Deepening housing shortage shows the crisis has been wasted

Opinion: Unemployment and the lack of affordable accommodation are fuelling political instability

Labour leader Joan Burton, with her deputy, the new Minister for the Environment, Alan Kelly: tackling the housing issue is a pressing political imperative. Photograph: Cyril Byrne

Labour leader Joan Burton, with her deputy, the new Minister for the Environment, Alan Kelly: tackling the housing issue is a pressing political imperative. Photograph: Cyril Byrne

Sat, Jul 12, 2014, 01:00

In the final minutes of her extended interview with Áine Lawlor last weekend on RTÉ radio, Joan Burton discussed what she reads on those rare occasions when she gets some down time.

It was interesting to hear the new Tánaiste mention how last summer she read Donal Ryan’s novel The Spinning Heart. Ryan’s first published novel captures in a compelling, occasionally entertaining but ultimately moving way the personal and social trauma that the impact of the collapse of the Republic’s construction industry had on so many.

Burton described it well as capturing “an amazing set of voices from Ireland during the crisis”. She has previously spoken of how she recommended the book to all her officials in the Department of Social Protection.

She should now recommend it to all across Government.

The fact that more than 70,000 former construction workers have been left on the unemployment shelf while we are simultaneously experiencing a social housing crisis and an acute shortage of general housing supply in Dublin is a damning indictment of our political and policymaking system.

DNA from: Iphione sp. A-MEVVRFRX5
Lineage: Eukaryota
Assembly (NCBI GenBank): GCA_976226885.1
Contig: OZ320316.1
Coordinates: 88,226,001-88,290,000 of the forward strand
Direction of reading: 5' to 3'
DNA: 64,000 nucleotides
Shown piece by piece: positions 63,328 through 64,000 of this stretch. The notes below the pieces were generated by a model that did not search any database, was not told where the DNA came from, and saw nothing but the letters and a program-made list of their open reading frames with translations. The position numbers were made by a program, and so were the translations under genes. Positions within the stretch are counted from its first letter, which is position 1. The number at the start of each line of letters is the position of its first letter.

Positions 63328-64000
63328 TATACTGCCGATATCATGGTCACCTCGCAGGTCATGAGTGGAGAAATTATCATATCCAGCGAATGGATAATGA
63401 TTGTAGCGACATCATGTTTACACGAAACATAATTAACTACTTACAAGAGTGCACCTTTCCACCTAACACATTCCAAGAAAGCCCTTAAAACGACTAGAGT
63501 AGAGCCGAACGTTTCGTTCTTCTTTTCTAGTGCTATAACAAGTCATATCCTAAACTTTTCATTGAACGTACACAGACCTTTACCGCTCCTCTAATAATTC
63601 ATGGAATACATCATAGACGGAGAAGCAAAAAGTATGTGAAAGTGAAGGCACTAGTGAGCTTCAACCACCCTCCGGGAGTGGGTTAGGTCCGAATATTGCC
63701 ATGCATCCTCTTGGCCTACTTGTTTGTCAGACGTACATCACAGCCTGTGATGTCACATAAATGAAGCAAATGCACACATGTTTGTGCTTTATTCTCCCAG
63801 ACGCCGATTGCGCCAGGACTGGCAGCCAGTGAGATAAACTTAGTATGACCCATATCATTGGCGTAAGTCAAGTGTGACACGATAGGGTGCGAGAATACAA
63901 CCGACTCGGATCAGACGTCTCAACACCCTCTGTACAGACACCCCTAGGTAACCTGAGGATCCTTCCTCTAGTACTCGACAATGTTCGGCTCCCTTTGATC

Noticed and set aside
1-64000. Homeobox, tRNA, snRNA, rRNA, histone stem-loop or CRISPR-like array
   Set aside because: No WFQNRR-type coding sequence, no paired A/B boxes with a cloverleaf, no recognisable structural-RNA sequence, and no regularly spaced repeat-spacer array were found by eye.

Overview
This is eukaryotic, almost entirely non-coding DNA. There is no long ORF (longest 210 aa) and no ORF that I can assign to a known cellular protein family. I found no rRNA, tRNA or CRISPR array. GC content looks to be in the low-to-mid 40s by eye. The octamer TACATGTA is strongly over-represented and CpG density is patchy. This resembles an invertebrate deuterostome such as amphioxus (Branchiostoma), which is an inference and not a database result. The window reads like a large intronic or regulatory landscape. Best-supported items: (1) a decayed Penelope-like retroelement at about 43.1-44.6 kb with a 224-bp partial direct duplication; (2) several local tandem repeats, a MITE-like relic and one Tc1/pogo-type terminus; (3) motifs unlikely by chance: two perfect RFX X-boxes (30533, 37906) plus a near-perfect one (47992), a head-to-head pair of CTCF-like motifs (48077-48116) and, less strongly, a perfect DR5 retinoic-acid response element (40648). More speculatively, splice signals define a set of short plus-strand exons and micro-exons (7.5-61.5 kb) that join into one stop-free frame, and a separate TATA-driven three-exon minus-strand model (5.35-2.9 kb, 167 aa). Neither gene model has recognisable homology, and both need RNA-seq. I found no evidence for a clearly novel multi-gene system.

It is just crazy that those who need to rent subsidised accommodation, and others setting out to purchase their first family property, cannot get homes of their own, while those who could have been usefully employed building those homes continue to languish in long-term unemployment.

In addition to a crisis in the supply of domestic dwellings, Dublin is also experiencing a severe shortage of large-scale office accommodation. The IDA and others see this scarcity as a potential risk to future foreign direct investment. It’s depressing to think how many thousands of those currently unemployed could have been living more productively over the last few years building this type of office accommodation if only policymakers had foreseen and acted on the need to build it.

Earlier in the interview, Burton spoke passionately about how addressing the housing crisis would be a priority for her and how it could also alleviate unemployment. Few would doubt her sincerity on the point or her capacity as Tánaiste to add new impetus to tackling the problem. Many will ask, however, why it is only now that this issue is being addressed at a senior political level, when the housing crisis is already upon us and when it will take about two years to turn around the projects necessary to alleviate the crisis.

Fiscal collapse